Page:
Lou Gillies
Apr 12, 2018 rated it really liked it
Bit of a slow burner, but Jack is back and he’s championing the wronged against the evils of the old Tory elite. Four Glaswegian burglars become entangled in the brutal murders of a porn and media magnate and his wife. Their lawyer, new to the job and Scotland, begins to regret wishing for an interesting case, because it doesn’t get much more interesting than ending up on the end of a death threat because she knows too much. Corruption, blackmail, murder and a walk in the woods (great advert for ...more
Guy Jones
Mar 24, 2018 rated it liked it
If you have read other Jack Parlabane books this is more of the same. I don’t recall the previous ones I have read wearing the preachy aspect on their sleeves so much. I found whole chapters that seemed to progress the story not one jot. They seemed purely to be a vehicle for Tory/ Capitalism bashing. Nothing wrong with that per se, but it did not make for a smooth read.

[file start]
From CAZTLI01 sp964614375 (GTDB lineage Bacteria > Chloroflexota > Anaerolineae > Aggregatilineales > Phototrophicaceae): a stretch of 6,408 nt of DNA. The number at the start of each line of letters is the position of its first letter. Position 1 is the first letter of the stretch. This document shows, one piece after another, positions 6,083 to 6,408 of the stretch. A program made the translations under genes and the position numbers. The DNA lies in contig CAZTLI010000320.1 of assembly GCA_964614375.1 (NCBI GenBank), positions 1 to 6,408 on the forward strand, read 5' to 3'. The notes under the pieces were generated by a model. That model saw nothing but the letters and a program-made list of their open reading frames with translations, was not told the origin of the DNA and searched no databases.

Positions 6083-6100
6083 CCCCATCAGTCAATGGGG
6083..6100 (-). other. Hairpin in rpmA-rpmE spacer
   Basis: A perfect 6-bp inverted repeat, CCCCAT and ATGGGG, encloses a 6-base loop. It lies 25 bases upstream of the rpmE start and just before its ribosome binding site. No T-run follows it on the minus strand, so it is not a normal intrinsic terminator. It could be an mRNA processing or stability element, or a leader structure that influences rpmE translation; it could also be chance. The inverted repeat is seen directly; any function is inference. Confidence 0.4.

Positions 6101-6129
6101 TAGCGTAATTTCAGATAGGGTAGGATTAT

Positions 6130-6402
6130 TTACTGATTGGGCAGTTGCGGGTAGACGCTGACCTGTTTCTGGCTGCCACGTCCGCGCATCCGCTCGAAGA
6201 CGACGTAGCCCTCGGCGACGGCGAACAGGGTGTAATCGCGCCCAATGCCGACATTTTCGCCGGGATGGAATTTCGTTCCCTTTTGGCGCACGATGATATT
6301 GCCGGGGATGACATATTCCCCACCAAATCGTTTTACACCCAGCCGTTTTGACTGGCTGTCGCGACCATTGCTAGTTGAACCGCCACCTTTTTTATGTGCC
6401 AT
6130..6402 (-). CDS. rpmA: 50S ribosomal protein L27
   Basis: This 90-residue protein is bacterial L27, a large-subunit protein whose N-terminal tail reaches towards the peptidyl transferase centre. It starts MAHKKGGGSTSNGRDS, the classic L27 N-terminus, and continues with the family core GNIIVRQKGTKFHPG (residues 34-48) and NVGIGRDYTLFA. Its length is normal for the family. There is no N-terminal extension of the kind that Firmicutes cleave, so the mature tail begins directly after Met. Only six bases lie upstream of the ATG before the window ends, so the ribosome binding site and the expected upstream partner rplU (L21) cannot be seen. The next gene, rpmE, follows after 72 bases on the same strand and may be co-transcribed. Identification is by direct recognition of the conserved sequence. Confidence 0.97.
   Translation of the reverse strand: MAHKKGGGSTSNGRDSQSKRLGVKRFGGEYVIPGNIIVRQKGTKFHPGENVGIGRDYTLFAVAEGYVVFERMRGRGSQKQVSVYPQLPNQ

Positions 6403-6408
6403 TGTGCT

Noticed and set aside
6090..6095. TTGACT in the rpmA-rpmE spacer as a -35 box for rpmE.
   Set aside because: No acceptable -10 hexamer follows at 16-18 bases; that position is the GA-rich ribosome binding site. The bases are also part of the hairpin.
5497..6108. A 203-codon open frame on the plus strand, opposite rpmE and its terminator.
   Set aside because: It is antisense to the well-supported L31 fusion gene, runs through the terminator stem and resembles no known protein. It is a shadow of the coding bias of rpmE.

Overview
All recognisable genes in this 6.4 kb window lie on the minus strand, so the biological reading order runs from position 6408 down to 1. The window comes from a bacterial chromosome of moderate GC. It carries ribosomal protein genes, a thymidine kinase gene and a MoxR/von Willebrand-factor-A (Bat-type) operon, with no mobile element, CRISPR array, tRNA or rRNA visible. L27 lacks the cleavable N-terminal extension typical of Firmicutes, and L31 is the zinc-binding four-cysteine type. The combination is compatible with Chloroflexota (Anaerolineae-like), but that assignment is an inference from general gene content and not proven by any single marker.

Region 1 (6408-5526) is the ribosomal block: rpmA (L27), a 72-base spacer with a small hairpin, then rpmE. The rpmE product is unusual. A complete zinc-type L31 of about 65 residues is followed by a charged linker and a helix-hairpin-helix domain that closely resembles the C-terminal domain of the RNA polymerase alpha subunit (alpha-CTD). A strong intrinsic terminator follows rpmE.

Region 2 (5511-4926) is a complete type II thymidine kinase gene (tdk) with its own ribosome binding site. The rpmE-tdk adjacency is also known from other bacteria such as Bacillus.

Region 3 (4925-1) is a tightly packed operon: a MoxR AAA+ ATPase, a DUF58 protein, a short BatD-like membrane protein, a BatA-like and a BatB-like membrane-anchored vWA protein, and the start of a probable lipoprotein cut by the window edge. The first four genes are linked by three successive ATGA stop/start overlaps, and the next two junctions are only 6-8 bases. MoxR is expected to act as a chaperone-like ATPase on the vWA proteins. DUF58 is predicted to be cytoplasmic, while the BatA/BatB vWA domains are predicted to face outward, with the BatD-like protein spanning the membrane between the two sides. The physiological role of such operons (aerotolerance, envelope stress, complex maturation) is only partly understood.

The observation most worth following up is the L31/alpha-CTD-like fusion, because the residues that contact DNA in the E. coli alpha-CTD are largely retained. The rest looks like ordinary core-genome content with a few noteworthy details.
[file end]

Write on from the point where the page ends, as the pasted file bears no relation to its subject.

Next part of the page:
A good series of books, but this is not my favourite.
Bill Lawrence
I just didn't get what everyone sees in this. Like another reviewer, I read the debut where Jack is to the fore. Here, he is almost a minor character. Characters get pages of back story that is neither interesting nor relevant and the narrative is so stop and start. Plot is seriously contrived, but strangely relevant to now, with Brexit issues at play. The politics makes it interesting but only just.
Aug 11, 2017 rated it liked it
Too plot heavy and not enough attention to character, which is opposite from the 1st book. Because the first in the series was so good, my expectations were really high.

I think someone without any expectations would have enjoyed this more than I did. Not a terrible book, it just didn't live up to the 1st one.
Sep 07, 2017 rated it really liked it
Sleazy politicians, unthreatening burglars, an idealistic lawyer and Jack Parlabane, crusading Glasgow journalist all come together in this highly entertaining, jaundiced view of Britain in the mid/late 1990s. Lots of references to popular culture, football, and politicians of the time which may not mean much to a young or non-British reader, but which provided me with satisfying nostalgia.
Nicole Diamond
If it has one star I liked it a lot
If it has two stars I liked it a lot and would recommend it